The intrigue surrounding the High House involves a mystery about a buried treasure. In Around and About Cary, Tom Byrd recounts that Margaret Williams told of a treasure hunt by her father Leander Williams, who was born in the High House in 1883. After the family moved away, Williams had a dream about valuables buried in the hearth. When he learned the next morning that his mother had had the same dream, the two of them rushed to the house, only to discover that someone had already torn the hearth apart, brick by brick. Perhaps the source of these dreams was this account in Tom Byrd's book of an encounter at the High House by General Sherman's troops near the end of the Civil War:

    When the soldiers arrived at High House, they found an old black man apparently crippled by gout and with a heavily bandaged foot resting on the hearth. What the soldiers never knew was that the foot concealed a removable stone under which valuables were hidden.

    As for being haunted, there are stories of the ghost of a woman who has appeared both on the grounds and in the house when it was still standing. Robert Hoke Williams in his account The Ghost of High House tells of a legend that two men were in love with the same girl and one day while attending a horse race, one of the men in a fit of anger, during a quarrel with the girl, grabbed her and strangled her to death before he could be stopped.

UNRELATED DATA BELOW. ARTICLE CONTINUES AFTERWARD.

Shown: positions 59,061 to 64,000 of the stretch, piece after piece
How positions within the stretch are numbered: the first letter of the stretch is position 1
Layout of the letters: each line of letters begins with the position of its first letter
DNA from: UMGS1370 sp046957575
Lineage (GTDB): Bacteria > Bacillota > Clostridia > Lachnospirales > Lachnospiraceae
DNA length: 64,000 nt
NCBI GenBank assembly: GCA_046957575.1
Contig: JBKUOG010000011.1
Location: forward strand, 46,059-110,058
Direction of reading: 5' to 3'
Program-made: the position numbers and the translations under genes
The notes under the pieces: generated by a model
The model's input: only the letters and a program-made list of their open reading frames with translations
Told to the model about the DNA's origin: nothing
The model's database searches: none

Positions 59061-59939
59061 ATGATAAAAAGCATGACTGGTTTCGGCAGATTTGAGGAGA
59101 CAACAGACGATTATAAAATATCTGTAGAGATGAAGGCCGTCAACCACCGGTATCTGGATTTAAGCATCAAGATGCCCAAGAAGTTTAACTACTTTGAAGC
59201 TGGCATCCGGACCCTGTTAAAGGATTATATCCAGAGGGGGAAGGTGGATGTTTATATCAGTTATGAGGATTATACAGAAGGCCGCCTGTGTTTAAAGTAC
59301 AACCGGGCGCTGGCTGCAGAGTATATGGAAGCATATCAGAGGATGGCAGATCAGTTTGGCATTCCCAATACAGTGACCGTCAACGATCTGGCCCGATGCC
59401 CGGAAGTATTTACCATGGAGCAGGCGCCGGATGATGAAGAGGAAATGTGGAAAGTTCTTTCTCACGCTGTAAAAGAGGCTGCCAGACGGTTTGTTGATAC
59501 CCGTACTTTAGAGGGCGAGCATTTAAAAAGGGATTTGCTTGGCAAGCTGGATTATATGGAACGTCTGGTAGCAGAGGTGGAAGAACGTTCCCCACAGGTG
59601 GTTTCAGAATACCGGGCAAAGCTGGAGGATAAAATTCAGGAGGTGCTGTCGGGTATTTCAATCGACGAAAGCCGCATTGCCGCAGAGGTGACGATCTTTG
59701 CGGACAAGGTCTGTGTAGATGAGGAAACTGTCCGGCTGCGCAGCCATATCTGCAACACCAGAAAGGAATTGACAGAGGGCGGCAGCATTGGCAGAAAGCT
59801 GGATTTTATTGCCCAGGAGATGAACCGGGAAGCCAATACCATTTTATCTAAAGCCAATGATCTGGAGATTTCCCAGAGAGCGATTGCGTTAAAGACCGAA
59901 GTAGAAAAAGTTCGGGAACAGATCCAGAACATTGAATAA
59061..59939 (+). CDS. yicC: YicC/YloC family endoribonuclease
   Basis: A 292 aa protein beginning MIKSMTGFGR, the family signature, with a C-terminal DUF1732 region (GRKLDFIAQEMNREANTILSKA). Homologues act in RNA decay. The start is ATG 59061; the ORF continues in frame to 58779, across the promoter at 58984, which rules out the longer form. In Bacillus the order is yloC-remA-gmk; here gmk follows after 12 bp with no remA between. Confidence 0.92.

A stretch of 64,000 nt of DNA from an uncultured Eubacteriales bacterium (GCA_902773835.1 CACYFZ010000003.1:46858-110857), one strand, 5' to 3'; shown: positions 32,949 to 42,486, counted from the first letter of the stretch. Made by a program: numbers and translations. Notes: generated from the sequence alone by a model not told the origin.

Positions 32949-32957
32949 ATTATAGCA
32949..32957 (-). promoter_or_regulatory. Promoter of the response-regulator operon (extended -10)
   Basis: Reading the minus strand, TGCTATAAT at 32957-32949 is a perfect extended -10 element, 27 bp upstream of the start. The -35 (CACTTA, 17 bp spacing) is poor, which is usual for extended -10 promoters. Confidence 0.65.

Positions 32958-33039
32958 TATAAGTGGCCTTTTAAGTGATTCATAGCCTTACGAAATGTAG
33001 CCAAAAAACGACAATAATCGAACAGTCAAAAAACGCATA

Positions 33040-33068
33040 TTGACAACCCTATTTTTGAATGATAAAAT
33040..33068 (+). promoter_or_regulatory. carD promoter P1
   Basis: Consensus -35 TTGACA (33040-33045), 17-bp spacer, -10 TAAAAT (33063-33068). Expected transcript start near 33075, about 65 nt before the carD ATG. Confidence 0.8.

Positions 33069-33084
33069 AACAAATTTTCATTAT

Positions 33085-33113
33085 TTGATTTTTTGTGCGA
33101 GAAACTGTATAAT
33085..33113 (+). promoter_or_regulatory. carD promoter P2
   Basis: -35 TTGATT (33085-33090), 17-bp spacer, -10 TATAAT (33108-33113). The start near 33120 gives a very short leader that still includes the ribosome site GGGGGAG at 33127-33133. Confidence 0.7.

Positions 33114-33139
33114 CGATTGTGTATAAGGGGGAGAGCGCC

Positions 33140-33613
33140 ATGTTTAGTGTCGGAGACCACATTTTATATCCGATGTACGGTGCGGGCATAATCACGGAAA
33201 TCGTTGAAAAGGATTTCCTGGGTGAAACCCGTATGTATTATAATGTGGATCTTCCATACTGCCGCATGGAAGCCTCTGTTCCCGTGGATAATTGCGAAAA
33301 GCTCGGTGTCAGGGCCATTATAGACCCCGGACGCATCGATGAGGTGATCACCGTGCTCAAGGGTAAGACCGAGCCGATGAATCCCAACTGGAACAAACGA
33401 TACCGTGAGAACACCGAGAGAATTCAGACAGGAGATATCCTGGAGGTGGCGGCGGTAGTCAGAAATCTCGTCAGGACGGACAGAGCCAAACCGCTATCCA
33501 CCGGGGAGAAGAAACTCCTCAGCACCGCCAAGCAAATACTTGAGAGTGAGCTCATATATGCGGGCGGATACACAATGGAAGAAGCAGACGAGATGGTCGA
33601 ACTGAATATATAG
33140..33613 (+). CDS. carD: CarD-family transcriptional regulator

One other tale of a sad and tragic death of a woman involves a possible first wife of Fanning Jones.  Fanning was the first owner of the High House. This passage is from High House Mystery:

    Some of the old fireplace brick remains, and a cemetery is located nearby. Only a few tombstones remain, so it is not known if Mrs. Fanning Jones is buried there. She died a tragic death only a few years after her marriage in 1799. The Raleigh Register September 8, 1806, reported that Mrs. Jones "... was found in a grove far from the house, depraved of all reason, where it is supposed she had been praying (having been very religious for some time past). She remained in the deplorable condition till her death... (on July 27, 1806)." (p.3)

    The phantom horse of the Page-Walker Hotel

    Another spooky legend involves an iconic Cary historic building, the old Page-Walker Hotel, built in 1868-1871 by Cary founder Frank Page.  The hotel  is still standing and now serves as the Cary Arts and History Center.  Frank Page and his family lived just to the west of the not-yet-built hotel on the site of the current Cary Town Hall in 1865. During the last days of the Civil War in the spring of 1865, union troops camped at the Page homestead for about 3 weeks and kept their horses in the barn with an armed guard. On the last night of their occupation, the youngest of their wounded died. The next morning as they lined up their horses to depart, they discovered that the dead soldier’s horse had disappeared.  It was never seen again.

    Years later one springtime night not long after the hotel was built, all the horses in the stable started kicking and whinnying. Legend has it the stable boy heard the sound of a lone horse galloping full force down the dirt road in front of the hotel, but when he looked at the road there was no horse or rider in sight. Other “hearings” of the phantom horse have occurred through the years, but no “sightings.”  Listen for the sound of the phantom horse's galloping hooves the next time you are at the Page-Walker on a quiet evening . . .